Tuesday, September 29, 2009
What if it happened to you?
Everyone has heard about the swine flu. If you're like me, that's something that happens to other people. You probably don't know anyone who has actually caught it, do you? It only happens to somebody you hear about on TV -- wouldn't ever happen to me or my friends or family.
Curtis Cheek (shown above) is one of the best bridge players in the world. Besides being a great player, he's a gentleman and a kind person. He lived in Huntsville AL for many years, but finally moved to Las Vegas, like all the bridge players seem to be doing.
Back in the Eighties, before he became so famous, I played on teams with him at the Gatlinburg Regional. He played with Steve Beatty, and I played with Alan Bell. Steve and he always wore caps and were known as "The Hats." Yes, we were all much younger and much more frivolous.
Four weeks ago, Curtis went to the World Championship in Sao Paulo, Brazil, to play in the Transnational Team competition. He was sick then, but didn't know it. He was supposed to fly home Sept. 14, but didn't make it. Coughing up blood, he was rushed to the ER at a big hospital. They admitted him, and he was diagnosed with the H1N1 virus, the so-called swine flu.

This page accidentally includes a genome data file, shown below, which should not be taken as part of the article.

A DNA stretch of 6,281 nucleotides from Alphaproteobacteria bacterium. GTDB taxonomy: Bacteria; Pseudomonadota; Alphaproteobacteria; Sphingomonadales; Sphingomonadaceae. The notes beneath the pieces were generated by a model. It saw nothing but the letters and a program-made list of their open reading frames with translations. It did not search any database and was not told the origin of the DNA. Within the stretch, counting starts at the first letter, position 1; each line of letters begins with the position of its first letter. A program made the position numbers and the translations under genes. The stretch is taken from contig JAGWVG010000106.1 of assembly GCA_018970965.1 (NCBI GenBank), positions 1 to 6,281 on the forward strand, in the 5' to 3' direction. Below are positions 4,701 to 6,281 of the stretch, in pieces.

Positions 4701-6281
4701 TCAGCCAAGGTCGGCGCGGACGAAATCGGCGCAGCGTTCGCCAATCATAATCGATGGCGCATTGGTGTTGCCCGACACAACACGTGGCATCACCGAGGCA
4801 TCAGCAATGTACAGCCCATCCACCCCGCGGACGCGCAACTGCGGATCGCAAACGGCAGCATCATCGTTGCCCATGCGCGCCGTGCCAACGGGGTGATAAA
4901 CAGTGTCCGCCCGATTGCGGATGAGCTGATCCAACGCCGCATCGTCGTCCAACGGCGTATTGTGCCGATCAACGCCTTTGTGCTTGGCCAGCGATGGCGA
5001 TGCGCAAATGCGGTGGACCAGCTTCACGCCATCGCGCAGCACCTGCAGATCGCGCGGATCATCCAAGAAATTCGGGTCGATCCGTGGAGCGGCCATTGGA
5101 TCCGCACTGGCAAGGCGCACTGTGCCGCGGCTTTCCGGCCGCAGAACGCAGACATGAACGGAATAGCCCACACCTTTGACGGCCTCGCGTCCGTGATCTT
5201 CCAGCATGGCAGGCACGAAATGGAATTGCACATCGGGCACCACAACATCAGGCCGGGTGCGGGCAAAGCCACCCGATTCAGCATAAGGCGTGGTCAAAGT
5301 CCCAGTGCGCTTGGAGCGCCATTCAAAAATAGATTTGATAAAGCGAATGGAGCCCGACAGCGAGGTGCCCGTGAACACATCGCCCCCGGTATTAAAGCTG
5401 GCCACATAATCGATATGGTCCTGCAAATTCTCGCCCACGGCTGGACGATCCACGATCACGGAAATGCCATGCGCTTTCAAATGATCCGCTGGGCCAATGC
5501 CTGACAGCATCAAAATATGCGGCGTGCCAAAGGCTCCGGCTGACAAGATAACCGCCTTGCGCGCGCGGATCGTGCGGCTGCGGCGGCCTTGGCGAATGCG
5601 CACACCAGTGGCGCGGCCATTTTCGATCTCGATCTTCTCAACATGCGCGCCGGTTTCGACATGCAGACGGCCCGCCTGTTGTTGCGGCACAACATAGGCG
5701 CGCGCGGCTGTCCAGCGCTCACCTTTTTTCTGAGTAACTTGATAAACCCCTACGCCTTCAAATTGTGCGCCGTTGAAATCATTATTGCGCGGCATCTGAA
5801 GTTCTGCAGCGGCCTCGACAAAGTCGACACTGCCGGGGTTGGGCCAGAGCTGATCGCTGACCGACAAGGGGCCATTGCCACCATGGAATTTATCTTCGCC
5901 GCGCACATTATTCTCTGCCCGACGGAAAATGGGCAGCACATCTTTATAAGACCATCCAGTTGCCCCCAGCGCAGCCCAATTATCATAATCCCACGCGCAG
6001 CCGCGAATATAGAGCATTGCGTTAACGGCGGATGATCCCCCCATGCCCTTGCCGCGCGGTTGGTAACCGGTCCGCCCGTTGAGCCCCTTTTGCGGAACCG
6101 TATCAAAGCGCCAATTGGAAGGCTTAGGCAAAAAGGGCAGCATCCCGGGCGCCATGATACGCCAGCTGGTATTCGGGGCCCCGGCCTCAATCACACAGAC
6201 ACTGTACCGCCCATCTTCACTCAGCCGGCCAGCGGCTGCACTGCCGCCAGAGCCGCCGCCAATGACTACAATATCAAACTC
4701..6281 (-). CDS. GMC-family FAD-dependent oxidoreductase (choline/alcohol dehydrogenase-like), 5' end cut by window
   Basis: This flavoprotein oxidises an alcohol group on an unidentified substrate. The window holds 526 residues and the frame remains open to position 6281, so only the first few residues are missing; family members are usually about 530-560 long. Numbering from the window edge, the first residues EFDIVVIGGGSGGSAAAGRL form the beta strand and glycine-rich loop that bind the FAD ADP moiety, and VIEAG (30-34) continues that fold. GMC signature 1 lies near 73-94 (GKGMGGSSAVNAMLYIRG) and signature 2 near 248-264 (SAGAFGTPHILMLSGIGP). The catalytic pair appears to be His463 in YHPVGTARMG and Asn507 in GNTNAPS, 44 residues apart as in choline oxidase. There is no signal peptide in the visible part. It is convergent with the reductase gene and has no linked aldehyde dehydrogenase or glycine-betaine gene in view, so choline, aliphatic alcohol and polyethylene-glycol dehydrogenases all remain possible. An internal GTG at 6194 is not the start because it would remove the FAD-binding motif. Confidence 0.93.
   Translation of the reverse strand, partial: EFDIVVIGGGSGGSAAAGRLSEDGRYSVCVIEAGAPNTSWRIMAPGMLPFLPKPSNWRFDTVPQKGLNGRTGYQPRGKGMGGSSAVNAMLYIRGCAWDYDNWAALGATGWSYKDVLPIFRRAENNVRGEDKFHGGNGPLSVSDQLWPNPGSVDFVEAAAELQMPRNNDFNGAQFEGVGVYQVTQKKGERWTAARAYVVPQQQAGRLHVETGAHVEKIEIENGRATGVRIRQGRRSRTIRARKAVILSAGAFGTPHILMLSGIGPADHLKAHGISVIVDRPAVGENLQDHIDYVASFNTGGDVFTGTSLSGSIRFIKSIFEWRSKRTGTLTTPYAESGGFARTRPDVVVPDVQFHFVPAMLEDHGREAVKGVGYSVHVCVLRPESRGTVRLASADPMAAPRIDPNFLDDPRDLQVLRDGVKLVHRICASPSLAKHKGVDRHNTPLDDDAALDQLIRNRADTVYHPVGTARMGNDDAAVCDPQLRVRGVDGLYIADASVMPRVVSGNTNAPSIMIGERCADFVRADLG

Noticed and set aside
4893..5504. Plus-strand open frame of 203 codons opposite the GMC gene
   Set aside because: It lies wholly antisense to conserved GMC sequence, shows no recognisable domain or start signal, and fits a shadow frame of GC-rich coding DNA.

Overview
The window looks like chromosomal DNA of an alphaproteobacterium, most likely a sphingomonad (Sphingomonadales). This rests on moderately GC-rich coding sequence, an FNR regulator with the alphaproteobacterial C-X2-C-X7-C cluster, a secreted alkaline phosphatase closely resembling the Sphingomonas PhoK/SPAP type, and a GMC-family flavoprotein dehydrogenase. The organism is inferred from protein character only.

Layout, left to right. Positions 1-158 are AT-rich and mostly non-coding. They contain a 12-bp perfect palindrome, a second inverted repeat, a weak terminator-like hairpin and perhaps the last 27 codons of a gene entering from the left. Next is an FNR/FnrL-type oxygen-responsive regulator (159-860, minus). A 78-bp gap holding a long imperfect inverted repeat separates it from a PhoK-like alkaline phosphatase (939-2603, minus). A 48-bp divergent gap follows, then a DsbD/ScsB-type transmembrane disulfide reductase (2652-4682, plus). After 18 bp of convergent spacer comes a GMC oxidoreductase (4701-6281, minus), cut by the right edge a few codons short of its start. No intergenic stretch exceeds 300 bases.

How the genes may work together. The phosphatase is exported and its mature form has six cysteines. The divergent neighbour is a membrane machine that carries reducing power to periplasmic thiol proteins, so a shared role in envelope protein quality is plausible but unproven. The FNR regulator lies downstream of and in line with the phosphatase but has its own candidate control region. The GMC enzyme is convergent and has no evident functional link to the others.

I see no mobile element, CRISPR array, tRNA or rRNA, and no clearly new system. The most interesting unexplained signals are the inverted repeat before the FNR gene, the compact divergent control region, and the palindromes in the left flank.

In the ICU, things got even worse. There was swelling and pain, and he was put into an induced coma.
His parents rushed to Brazil, and are going through hell. They can only stay in his room for short periods, and claim they are living in a taxi -- the one that takes them from their hotel to the hospital and back.
The swelling caused pressure on his brain, and circulation problems in his extremities. It didn't look good -- not good at all.
Curtis is a bridge player, though, and bridge players are tough. Just when things looked the worst, he began his recovery.
On Sept. 24, his parents reported great news: Curtis could hear them when they talked to him! He nodded his head! His bandages were changed and the extremities were swollen and purple. He still had a long way to go. He was intubated, but there was talk of removing the tube.
Sept. 26: More good news. His parents went in his room and Curtis whispered "Hi, Mom." The visits are still short. Curtis is weak and has a lot of healing to do. They hope he'll be back in the U.S. in 10 days to two weeks.
If you would, send some good thoughts, good energy and good karma Curtis's way. I promise I have my mojo workin' for him. If you pray, keep him in mind.